At the start of 2022, three major trends are converging to cause particularly deadly conditions in Pennsylvania's prisons and jails: the omicron surge, overuse of incarceration, and staffing shortages.
Omicron surges in prisons and jails
COVID-19 alone has killed at least 163 people in custody in prisons and jails statewide, including 9 just last month as the Omicron variant swept the country. There are likely more deaths that we are not aware of, because county jails are not required to report this information and sometimes don’t. In Mercer County, for example, the public didn’t learn of a COVID death last January until the Prison Society brought it to light 8 months later. According to a recent study in JAMA, people confined to prisons are over three times as likely to get infected and 2.5 times as likely to die from the disease.
Too many people in custody and not enough staff
Eighteen people died inside Philadelphia jails in 2021. From what we know so far, none of these deaths was COVID-related. Rather, these fatalities were largely the result of unsafe conditions where violent assaults are common and incarcerated people have been neglected in virtually abandoned cell blocks. The 18 deaths include at least three homicides, two people who died by suicide and four deaths ruled accidents related to drug intoxication. The mortality rate in Philadelphia prisons is now more than double the most recent national average reported by the U.S. Bureau of Justice Statistics.
The violence in Philadelphia’s jails stems in part from an unnecessarily high number of people in custody coupled with a dire staffing shortage that has worsened as the virus-infected corrections officers and increasingly dangerous conditions have led hundreds to resign. According to the city controller, the jail system is now 582 officers short of safe staffing levels. At the same time, court hearings are being delayed due to COVID infections, keeping more people in jail for longer amounts of time.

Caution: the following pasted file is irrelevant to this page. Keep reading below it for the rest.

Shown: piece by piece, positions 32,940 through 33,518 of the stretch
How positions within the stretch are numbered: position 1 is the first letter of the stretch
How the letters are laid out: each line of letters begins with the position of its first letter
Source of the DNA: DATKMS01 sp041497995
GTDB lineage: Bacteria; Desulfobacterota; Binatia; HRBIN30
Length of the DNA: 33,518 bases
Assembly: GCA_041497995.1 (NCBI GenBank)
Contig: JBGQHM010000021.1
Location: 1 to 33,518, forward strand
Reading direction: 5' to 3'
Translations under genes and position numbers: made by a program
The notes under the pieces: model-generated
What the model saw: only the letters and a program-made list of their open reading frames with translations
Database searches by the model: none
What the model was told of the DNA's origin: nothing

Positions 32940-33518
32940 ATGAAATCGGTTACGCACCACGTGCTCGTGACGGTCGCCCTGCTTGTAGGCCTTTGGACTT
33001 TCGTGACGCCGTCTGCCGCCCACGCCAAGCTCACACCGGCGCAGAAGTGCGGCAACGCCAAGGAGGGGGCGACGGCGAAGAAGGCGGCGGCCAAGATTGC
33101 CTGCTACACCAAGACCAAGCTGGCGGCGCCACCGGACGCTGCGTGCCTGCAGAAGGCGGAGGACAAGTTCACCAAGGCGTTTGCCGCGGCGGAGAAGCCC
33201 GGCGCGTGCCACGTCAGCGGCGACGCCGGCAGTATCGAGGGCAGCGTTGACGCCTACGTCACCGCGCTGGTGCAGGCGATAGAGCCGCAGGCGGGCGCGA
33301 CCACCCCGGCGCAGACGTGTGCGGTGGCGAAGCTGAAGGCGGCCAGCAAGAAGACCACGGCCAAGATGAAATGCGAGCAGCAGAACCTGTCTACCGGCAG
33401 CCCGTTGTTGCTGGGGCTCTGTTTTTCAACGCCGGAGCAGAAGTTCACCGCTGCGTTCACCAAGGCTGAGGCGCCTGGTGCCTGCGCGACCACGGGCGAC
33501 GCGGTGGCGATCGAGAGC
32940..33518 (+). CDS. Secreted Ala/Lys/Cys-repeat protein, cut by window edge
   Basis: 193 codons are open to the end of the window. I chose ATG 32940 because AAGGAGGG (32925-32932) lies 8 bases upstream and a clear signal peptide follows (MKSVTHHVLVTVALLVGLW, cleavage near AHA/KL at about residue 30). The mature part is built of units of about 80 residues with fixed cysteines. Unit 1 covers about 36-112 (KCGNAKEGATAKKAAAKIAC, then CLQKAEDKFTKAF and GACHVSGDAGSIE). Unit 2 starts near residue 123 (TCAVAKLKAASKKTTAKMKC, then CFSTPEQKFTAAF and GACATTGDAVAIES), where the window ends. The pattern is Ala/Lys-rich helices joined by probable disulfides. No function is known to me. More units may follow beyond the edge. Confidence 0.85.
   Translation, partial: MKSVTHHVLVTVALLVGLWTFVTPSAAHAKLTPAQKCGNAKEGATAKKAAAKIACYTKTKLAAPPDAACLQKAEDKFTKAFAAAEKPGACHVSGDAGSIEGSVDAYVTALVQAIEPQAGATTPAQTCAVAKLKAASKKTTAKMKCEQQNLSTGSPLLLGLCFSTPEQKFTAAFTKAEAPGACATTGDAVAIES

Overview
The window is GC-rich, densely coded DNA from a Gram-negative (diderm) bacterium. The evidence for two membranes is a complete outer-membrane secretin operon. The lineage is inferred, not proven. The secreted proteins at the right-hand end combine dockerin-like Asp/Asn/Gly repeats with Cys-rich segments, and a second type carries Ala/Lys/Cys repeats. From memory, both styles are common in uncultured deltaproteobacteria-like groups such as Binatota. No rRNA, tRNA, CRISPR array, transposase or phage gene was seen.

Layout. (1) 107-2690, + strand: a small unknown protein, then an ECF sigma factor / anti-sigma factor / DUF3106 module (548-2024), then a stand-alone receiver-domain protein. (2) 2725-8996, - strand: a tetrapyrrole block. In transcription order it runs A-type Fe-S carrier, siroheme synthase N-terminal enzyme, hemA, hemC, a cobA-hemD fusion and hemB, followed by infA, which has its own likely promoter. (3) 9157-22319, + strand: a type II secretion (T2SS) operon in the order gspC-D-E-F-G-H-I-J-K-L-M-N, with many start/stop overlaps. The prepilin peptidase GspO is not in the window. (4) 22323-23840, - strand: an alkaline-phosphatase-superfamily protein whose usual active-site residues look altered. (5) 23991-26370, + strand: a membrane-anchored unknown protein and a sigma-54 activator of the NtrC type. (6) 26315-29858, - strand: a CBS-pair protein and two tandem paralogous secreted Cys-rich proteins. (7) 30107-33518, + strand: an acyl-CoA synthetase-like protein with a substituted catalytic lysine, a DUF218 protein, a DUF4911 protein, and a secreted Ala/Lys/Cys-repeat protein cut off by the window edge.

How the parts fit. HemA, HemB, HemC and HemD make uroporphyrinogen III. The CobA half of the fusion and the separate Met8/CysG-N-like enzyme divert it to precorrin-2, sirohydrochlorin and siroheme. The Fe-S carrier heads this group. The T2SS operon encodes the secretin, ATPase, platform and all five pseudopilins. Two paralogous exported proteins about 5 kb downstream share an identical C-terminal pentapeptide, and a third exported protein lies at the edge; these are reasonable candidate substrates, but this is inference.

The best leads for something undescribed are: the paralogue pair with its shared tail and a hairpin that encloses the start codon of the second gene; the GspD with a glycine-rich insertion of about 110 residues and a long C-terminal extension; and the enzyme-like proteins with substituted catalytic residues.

This combination of too many people in custody and too few staff have led to unchecked violence as well as prolonged lockdowns that can keep incarcerated people isolated in their cells for days at a time, straining their mental health.
While Philadelphia's conditions are extreme, it is not the only county struggling with the fallout of overpopulated and understaffed jails. Staff vacancies in Lancaster and Northumberland counties number 85 and 14, respectively, jail wardens told the Prison Society recently. In Lehigh County last year, an outbreak of COVID-19 stretched an overextended correctional staff even more thin, leading to allegations of poor disease control and extensive lockdowns.
Policymakers must renew their focus on decarceration when there are too few corrections officers and too many incarcerated people to maintain order. The emphasis on releasing more people who do not present a risk to public safety faded after the early stages of the pandemic, with jail populations increasing again last year.
Moving into 2022, our work shining a light on these issues continues at a time when incarcerated people and corrections officers still face dangers to their health and safety daily.
The Prison Society once again calls on all state and county officials to: